- “To be an artist, you must start with a considerable drive; in my case it was a fierce madness, a wildness. I think that’s the mark of an artist, actually, that they are rebellious, unruly… And I was one of them myself.”
- “I’m trying to not play it safe. I learn more when I fail than when I succeed, so if I push myself to do something that’s really difficult, I could fail and I’ll learn a lot. But if I don’t fail, then I’ll be in a great movie. I hope to be the kind of actor that isn’t always great.”
- “The only thing that you have to be very sure of is that nothing can go wrong. You can’t get in the way of the whole thing by messing it up with great ideas or smart moves. Absolute trust is, I think, the crucial ingredient.”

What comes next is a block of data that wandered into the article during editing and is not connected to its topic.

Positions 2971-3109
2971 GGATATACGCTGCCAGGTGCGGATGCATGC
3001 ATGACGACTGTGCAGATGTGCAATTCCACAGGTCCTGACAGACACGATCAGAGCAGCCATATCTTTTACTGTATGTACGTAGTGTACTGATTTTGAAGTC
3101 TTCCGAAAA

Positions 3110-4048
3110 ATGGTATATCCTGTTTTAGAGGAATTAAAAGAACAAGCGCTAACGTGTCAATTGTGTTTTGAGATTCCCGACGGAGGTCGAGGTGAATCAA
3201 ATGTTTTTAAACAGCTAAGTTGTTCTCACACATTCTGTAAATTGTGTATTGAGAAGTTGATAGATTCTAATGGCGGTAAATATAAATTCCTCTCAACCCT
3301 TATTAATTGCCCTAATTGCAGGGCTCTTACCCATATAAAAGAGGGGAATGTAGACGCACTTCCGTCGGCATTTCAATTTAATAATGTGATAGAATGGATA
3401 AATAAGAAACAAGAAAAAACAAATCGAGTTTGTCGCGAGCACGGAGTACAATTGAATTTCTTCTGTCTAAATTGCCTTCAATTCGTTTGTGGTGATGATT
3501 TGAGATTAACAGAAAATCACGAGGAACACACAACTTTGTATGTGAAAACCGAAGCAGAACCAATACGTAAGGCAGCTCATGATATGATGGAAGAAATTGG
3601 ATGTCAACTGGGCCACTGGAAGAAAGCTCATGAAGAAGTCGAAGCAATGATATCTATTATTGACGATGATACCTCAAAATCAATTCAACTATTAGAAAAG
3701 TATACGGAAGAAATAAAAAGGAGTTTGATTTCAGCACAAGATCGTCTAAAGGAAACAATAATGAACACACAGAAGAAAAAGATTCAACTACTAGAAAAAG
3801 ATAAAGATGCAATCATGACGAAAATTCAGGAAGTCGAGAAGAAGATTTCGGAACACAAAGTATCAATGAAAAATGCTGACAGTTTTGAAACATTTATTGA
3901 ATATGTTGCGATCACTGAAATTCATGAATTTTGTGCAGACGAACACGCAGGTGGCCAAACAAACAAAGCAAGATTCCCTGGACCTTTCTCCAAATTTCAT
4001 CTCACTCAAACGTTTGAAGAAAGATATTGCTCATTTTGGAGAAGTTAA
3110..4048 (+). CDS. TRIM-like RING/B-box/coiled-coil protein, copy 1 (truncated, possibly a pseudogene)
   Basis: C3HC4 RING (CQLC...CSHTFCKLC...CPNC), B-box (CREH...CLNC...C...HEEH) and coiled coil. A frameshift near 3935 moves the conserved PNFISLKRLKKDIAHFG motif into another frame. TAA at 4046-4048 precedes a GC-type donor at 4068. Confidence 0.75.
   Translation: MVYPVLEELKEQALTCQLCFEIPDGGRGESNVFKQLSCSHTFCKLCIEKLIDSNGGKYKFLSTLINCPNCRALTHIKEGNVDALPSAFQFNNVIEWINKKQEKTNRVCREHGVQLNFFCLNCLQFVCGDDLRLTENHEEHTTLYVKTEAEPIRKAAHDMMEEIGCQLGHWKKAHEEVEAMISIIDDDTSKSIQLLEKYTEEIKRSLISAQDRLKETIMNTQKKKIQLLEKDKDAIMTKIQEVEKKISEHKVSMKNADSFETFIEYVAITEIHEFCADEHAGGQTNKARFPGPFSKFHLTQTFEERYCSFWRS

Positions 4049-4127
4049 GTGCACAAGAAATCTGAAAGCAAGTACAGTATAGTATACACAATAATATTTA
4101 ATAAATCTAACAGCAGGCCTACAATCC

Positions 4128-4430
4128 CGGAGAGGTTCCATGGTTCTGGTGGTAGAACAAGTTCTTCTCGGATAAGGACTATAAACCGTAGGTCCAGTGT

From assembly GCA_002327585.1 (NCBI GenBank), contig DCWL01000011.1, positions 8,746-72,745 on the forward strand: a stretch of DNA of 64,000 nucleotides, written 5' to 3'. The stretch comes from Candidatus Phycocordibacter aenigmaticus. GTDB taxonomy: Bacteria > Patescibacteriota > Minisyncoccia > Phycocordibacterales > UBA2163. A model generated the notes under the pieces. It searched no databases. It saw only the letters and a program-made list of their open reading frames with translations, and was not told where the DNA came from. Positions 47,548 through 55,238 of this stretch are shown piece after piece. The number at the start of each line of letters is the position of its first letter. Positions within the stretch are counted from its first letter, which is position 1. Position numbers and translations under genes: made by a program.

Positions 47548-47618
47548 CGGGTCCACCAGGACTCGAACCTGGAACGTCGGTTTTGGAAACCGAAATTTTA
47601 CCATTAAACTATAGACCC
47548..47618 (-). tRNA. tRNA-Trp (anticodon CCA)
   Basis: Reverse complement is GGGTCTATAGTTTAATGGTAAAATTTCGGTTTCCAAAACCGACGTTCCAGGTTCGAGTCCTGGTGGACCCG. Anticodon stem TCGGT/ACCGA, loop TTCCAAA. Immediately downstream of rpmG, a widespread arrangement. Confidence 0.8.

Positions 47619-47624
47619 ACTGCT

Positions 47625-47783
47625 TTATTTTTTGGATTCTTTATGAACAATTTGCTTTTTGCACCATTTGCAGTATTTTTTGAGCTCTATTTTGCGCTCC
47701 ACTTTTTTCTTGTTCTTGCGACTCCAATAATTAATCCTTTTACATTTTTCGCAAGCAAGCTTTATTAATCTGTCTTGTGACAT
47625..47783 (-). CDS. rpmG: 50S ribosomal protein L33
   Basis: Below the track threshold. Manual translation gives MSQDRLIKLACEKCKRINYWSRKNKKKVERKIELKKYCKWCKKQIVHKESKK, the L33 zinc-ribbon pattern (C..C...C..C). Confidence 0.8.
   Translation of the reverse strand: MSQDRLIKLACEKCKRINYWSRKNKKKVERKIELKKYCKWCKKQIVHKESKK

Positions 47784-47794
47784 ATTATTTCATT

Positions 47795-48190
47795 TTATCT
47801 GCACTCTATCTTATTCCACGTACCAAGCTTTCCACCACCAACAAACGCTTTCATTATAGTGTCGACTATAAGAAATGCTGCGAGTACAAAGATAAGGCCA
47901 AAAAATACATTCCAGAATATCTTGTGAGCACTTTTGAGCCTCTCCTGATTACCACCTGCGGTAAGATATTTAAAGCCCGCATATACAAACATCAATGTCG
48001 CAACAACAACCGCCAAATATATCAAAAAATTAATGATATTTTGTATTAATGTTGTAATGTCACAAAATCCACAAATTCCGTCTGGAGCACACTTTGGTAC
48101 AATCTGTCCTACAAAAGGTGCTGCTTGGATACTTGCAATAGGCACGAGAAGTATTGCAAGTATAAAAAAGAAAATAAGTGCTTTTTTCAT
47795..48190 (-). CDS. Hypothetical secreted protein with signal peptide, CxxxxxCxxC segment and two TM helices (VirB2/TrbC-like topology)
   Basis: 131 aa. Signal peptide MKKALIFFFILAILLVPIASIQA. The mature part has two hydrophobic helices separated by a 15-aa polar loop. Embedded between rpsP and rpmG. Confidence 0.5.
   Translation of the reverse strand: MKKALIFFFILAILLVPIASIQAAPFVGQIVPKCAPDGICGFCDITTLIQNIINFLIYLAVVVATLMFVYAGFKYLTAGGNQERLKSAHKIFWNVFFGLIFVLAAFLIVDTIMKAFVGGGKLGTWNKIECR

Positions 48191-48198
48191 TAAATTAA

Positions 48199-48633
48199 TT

- “Failure is more interesting. Success only comes in one form. It doesn’t teach you anything. Failure kind of comes in all sorts of ways, and teaches you all sorts of things. You learn by failing.”
- “I would say that a strong work ethic is a vital ingredient for success. That’s something I was born with, I’m convinced of it; it was nothing that I acquired. If you take on anything, you try to do it your best.”
- “I give my best performances when I am almost snapping. It is like tuning a violin. You want that note from a string so you tune it until it almost breaks – but then you get that note. It is dangerous, but it is also sublime.”
- “One day I realized that it didn’t matter whether people loved me or not. I was released of all that insecurity when I released myself from that fantasy and came to the conclusion that I could be happy making music regardless of whether I was successful or not.”